|Fr. Frank Campo|
If you ever wondered what your parish priest’s life is like, you’ll get your answer in The Edge of Sadness, by Edwin O’Connor. The major character is Father Hugh Kennedy, the pastor of an old, tired, and run-down parish. Father Kennedy feels comfortable there. It suits him.
Dinner with the Carmody’s, is the first time the reader meets the patriarch of this clan, Charlie. Father Kennedy is one of the Carmody’s family. His best friends growing up were John and Helen Carmody. John is a fellow priest and still Hugh Kennedy’s best friend. Like all families, Hugh and the Carmody’s lives are interwoven, and complicated.
We learn as we read that Hugh is a recovering alcoholic. Everyone is rooting for him, yet watchful for slip ups. Fr. Kennedy not only overcame his addiction, we see him mature as a priest. He grows to love his parish, his vocation, and his present life.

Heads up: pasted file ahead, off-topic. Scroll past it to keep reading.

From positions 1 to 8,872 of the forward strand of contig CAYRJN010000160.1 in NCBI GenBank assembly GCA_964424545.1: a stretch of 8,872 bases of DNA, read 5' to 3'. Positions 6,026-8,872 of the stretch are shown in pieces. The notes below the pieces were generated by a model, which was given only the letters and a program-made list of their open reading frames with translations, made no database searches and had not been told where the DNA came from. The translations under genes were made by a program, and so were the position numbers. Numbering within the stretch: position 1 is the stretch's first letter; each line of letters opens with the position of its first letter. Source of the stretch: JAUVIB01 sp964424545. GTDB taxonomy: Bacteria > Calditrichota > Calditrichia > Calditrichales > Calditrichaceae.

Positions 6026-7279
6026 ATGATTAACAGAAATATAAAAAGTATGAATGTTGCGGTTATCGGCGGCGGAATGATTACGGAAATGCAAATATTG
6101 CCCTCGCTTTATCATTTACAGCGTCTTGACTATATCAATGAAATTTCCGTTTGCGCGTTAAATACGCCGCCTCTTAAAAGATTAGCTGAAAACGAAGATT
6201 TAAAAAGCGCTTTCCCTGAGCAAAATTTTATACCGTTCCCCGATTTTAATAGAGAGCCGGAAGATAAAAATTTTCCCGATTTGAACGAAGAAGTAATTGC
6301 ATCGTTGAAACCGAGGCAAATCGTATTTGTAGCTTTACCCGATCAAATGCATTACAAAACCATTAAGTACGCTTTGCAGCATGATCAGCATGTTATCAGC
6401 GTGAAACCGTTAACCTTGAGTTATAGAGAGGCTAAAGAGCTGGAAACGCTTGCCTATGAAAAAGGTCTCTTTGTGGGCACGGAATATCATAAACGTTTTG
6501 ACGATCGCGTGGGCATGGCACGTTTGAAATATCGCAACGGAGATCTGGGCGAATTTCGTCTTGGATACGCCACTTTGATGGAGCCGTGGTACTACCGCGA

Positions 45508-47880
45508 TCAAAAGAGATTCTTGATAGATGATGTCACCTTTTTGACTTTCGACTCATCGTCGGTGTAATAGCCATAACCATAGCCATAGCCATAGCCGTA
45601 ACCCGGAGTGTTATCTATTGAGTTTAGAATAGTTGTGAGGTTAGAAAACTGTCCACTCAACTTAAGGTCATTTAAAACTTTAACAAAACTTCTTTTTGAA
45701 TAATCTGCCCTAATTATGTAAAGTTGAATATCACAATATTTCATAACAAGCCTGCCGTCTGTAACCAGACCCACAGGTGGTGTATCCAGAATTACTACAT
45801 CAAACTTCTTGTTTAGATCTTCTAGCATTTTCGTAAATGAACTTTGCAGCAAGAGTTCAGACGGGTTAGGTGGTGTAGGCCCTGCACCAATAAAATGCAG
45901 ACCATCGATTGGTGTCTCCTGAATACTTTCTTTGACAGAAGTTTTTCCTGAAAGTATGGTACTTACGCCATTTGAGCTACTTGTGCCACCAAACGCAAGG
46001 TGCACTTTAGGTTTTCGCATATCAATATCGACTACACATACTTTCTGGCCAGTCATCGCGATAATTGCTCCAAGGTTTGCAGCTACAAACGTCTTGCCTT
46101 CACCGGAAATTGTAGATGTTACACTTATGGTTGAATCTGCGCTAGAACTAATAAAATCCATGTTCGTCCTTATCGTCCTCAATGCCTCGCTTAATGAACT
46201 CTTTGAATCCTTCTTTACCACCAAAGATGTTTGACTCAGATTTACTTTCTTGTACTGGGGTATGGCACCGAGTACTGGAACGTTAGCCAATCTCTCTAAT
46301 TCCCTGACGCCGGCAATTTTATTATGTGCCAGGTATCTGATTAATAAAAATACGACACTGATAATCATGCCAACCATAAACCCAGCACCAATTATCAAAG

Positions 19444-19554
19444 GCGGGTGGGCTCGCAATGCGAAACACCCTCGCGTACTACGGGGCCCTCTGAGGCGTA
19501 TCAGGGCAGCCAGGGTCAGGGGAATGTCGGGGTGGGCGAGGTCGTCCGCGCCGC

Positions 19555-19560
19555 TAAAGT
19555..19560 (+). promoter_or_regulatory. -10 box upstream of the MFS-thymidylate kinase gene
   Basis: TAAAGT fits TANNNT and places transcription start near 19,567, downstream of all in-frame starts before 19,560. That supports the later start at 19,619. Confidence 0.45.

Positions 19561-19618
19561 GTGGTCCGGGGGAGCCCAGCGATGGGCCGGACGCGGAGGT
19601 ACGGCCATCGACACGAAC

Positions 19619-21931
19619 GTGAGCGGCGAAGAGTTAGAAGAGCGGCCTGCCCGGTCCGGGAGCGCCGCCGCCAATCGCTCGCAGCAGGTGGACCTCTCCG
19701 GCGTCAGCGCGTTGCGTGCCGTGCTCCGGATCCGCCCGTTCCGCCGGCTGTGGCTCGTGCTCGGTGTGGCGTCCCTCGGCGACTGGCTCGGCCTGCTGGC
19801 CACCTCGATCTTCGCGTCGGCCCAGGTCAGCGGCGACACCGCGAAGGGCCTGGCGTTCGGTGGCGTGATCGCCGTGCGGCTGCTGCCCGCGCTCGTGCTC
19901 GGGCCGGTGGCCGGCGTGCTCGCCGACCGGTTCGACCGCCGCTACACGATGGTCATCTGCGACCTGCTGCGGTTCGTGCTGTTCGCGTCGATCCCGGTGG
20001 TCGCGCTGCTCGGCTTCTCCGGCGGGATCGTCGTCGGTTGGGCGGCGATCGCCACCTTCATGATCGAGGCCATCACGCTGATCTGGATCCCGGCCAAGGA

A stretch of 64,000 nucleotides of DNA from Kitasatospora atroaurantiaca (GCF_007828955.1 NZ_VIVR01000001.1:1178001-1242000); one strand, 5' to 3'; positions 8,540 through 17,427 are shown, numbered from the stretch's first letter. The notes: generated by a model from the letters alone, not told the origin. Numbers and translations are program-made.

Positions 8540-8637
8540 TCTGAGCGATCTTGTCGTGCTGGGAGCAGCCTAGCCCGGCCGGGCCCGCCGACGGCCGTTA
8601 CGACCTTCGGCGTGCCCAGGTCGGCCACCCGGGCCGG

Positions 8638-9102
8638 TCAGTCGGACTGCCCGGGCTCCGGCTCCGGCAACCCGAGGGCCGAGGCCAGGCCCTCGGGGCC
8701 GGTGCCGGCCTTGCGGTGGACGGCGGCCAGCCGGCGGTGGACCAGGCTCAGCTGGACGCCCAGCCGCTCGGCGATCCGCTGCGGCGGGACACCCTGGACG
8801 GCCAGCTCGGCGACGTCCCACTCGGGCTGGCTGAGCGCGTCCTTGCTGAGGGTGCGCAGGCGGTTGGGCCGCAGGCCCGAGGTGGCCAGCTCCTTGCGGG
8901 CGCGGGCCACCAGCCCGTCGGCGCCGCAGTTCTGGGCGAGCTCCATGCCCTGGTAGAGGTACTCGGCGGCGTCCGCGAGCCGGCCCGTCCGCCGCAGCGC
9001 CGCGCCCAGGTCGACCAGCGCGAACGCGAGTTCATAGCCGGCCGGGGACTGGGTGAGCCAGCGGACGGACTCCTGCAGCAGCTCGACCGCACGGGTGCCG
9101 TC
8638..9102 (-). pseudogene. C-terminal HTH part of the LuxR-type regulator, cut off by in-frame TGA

In The Edge of Sadness, the reader learns of not only Fr. Kennedy’s struggles, but other priests, as well. Issues of the parish, pain-in-the-neck parishioners, the associate priests, and the competition among the clergy, the relationship between the bishop and his priests, and family pressures, are all met in this novel.
Although the book’s date is 1961, it still seems current. It is timeless because the faith is the same. We still have priests that struggle and fall. Catholics still support their priests and pray for them. The support of love ones, and of course, that includes the family priest, is what our faith is all about.